A Leinster House briefing paper flagged the risk that politicians could ‘hoard’ antigen tests if they were made freely available to TDs and senators.

He also warned that members of the Oireachtas were among the most vulnerable to Covid infection due to their “high number of interactions” with other people and challenges with social distancing.

A working paper said antigen testing could be made available to TDs and senators free of charge, but that could lead to “overuse and, more importantly, unnecessary use of testing.”

The document also warned of the risks of making the tests – which were to cost €2.60 (excluding VAT) each – available free of charge.

“Although unlikely, it is also possible that the provision of test kits on demand could lead to a ‘stockpiling’ of members of the parliamentary community taking advantage of the availability of free kits,” he said.

The document clarified that the discussion had included the possibility of providing the tests free of charge to politicians.

“The service can currently obtain test kits – the best quote obtained so far is €2.60 + VAT per kit. It is proposed that this cost be borne by the commission,” he said. declared.

The discussion of providing free tests to TDs and senators sparked controversy when it emerged late last year, with the Oireachtas later issuing a clarification.

They said politicians would have to pay their way and testing would only be available free of charge to Oireachtas staff who had to be on site.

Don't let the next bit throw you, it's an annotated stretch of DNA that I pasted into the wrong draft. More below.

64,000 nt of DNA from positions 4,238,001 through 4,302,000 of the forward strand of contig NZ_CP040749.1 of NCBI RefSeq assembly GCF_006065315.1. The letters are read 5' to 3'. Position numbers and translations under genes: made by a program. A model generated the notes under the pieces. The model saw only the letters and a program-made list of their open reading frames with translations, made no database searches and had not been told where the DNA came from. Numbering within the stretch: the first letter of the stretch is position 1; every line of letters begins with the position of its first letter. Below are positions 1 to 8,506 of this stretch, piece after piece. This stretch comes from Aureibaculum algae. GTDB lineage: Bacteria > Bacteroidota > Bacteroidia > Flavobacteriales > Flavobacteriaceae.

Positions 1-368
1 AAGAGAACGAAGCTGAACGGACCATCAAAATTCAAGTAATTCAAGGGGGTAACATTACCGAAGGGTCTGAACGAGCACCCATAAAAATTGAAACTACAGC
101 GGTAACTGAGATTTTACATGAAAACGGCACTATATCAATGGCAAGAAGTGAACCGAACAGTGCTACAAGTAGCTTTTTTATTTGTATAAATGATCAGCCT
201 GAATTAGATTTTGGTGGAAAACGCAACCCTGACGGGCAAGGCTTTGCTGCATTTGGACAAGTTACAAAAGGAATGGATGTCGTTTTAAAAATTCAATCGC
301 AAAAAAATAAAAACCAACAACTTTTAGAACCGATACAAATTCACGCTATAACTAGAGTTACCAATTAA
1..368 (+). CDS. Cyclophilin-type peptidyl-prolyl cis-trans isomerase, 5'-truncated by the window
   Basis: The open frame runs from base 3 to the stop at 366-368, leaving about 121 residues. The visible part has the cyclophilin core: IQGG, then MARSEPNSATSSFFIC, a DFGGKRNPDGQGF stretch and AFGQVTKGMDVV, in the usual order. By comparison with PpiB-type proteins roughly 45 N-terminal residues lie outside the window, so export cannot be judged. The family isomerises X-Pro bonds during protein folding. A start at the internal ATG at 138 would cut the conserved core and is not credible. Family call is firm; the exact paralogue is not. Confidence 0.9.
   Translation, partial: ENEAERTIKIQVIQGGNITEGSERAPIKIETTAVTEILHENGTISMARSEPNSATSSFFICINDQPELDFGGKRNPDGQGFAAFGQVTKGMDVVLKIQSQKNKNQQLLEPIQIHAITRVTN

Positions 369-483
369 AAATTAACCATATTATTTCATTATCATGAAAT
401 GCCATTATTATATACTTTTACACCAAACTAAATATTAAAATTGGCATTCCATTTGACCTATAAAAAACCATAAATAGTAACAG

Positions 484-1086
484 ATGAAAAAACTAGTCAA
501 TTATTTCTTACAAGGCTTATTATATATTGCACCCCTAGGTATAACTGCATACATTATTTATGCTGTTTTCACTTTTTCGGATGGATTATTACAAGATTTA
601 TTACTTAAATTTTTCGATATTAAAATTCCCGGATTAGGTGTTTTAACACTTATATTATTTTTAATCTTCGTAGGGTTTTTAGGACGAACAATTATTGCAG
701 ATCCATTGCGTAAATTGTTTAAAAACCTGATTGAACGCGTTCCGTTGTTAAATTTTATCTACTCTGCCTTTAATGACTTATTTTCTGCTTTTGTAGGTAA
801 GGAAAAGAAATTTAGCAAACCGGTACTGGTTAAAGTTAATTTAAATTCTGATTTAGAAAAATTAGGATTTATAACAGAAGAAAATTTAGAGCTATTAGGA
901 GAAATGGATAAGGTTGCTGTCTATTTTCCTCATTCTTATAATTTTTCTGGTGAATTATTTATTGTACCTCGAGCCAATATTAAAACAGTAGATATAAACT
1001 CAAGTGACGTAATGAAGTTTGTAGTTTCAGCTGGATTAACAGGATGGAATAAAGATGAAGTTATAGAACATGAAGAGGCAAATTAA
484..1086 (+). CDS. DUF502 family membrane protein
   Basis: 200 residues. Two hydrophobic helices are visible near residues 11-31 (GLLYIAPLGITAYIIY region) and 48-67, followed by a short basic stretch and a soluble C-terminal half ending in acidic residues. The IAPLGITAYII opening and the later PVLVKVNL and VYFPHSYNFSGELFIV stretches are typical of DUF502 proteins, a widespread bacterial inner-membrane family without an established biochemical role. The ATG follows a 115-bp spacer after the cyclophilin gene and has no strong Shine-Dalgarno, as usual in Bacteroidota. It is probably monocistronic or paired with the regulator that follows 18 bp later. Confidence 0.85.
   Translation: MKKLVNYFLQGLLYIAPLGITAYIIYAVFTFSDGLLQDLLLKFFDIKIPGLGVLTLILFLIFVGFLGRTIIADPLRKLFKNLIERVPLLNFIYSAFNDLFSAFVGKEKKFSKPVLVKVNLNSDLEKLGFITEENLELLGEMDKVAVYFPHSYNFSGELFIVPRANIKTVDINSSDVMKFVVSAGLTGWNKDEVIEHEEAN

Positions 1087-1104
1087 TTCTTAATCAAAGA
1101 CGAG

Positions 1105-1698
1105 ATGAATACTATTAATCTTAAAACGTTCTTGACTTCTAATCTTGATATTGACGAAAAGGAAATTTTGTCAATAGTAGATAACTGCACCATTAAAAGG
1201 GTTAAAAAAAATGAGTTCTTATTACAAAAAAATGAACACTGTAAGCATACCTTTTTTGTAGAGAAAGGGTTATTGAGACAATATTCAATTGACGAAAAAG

Internal FOI records released also reveal how the Oireachtas received legal advice that they would not be able to introduce any type of mandatory testing program.

The briefing paper also said they were ‘critical’ political parties and that independents were reducing their numbers working in the Leinster House complex.

The Oireachtas had already reduced the number of their staff there by 50%, but that had not been matched by the TDs, senators and their staff.

He also said that if antigen kits were provided, it would only be on a voluntary basis for use “preferably before leaving home”.

The briefing stressed that TDs and senators should be warned that a negative test – combined with Covid symptoms – could not justify coming to work or ignoring public health advice.

The newspaper also said that although there was an increase in the number of cases around Leinster House, there was no evidence of ‘clusters’ of infection.

He said that ruled out any immediate need for a testing system as had been used in some healthcare facilities and meat processing plants.

Internal emails detail how the document was circulated among facility management unit officials on November 17, with instructions to order antigen tests the following day.

The antigen testing plan was then revealed at a committee meeting the following day, with reports that the tests would be provided free of charge to TDs and senators.

Shortly after, Chief Government Whip Jack Chambers wrote to Ceann Comhairle to say that the three coalition parties wanted to make a “full contribution” to the costs.

The filings also detail how the Oireachtas was asked to carry out a data protection impact assessment ahead of any test plan.

A spokeswoman for Oireachtas said: ‘It is normal for officials to write briefing papers outlining the various pros and cons of any given issue.

“These are then discussed and decided by others. What has been released is a record of such an information document.

“The statement released in response to media queries at the time was that antigen testing would not be free for TDs and senators.

“As an employer, the Oireachtas Houses service provides free testing to its staff who must be on site.

“This is part of our ongoing efforts to keep the parliamentary community and workplace safe,” the spokeswoman said.